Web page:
California's big trees dying of thirst

by Thea Boodhoo
Thursday, May 28, 2015

Since the early 20th century, the abundance of big trees has declined in forests across California, including in the Sierra Nevada. Credit: Jodie Wilson, CC BY 2.0

From the days of John Muir’s treks through the sylvan valleys and granite peaks of the Sierra Nevada, California’s majestic forests have attracted nature lovers from around the world. Since Muir’s death in 1914, though, dramatic changes have taken hold. Across the state’s forests, small trees are more common while large trees have declined in number, and oaks seem to be taking over where pines once ruled. A new study cites drought due to warming as a major driving force behind these changes.

Previous studies attributed shifts in the makeup of California’s forests to wildfire suppression by humans, which allows for the dense growth of small trees — that is, more trees growing in a given area — and logging, which targets larger trees. However, these explanations didn’t add up for Christopher Dolanc, a biologist at Mercyhurst University in Pennsylvania who spent time in the Sierra Nevada when he was a post-doctoral researcher at the University of California at Davis.

Big trees were declining even at high elevations where logging was impractical. “Slowly but surely, we realized that this is [happening] almost everywhere in the state where there’s forest,” says Dolanc, a co-author of the new study published in Proceedings of the National Academy of Sciences. He and his colleagues began wondering if big tree mortality could be linked to the state’s long-term water issues.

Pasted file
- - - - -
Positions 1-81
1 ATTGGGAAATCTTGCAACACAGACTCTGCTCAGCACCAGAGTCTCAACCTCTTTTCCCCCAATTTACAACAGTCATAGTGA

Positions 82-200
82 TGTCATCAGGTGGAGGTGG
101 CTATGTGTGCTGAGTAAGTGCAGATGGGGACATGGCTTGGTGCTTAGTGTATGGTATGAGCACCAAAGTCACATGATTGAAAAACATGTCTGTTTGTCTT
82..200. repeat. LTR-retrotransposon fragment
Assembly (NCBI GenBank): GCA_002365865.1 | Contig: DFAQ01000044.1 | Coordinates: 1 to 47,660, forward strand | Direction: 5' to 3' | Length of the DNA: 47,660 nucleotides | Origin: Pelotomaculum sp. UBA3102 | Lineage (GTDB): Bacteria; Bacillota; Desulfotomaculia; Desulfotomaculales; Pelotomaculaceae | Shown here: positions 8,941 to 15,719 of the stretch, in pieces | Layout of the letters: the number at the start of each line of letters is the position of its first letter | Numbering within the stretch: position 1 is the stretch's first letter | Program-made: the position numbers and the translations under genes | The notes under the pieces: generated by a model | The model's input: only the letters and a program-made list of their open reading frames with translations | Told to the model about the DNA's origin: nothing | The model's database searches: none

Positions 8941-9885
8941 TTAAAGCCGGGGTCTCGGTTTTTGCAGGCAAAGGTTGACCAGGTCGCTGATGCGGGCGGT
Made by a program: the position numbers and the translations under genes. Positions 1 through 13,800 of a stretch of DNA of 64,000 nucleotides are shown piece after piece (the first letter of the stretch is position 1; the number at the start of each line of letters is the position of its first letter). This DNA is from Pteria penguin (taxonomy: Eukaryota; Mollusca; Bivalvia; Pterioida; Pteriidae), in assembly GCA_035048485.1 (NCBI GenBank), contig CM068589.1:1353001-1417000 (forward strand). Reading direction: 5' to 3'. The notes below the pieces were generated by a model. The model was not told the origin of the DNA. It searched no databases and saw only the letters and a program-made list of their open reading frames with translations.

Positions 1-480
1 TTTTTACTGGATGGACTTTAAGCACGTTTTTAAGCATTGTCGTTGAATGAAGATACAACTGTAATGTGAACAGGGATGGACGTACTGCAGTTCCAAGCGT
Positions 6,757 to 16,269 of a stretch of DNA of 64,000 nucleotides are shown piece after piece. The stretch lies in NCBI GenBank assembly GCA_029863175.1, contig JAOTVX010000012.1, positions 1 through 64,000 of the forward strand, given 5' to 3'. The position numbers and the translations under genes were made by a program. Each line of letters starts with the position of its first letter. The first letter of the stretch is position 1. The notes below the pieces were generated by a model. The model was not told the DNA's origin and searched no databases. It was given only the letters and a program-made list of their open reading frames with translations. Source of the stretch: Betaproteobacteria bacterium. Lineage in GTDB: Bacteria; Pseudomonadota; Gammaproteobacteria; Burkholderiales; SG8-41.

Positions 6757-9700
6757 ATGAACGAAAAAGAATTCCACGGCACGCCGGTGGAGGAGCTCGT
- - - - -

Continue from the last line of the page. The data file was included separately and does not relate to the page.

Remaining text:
A pine stand in Lassen County, Calif., Oct. 1, 1925. Credit: Wieslander Vegetation Type Mapping Collection, Marian Koshland Bioscience and Natural Resources Library, University of California, Berkeley, Calif.

To address the question, the researchers compared data on forest composition and trunk diameter from the U.S. Forest Service’s 2001-2010 Forest Inventory Analysis to data collected in the 1920s and 1930s as part of the Vegetation Type Mapping project. The comparison revealed changes in different regions of the state over a roughly 70-year period. Dolanc’s team sorted trees from both data sets into three groups based on trunk diameter: small trees (10 to 30 centimeters), medium trees (30 to 61 centimeters), and large trees (greater than 61 centimeters) about the width of an office chair or wider.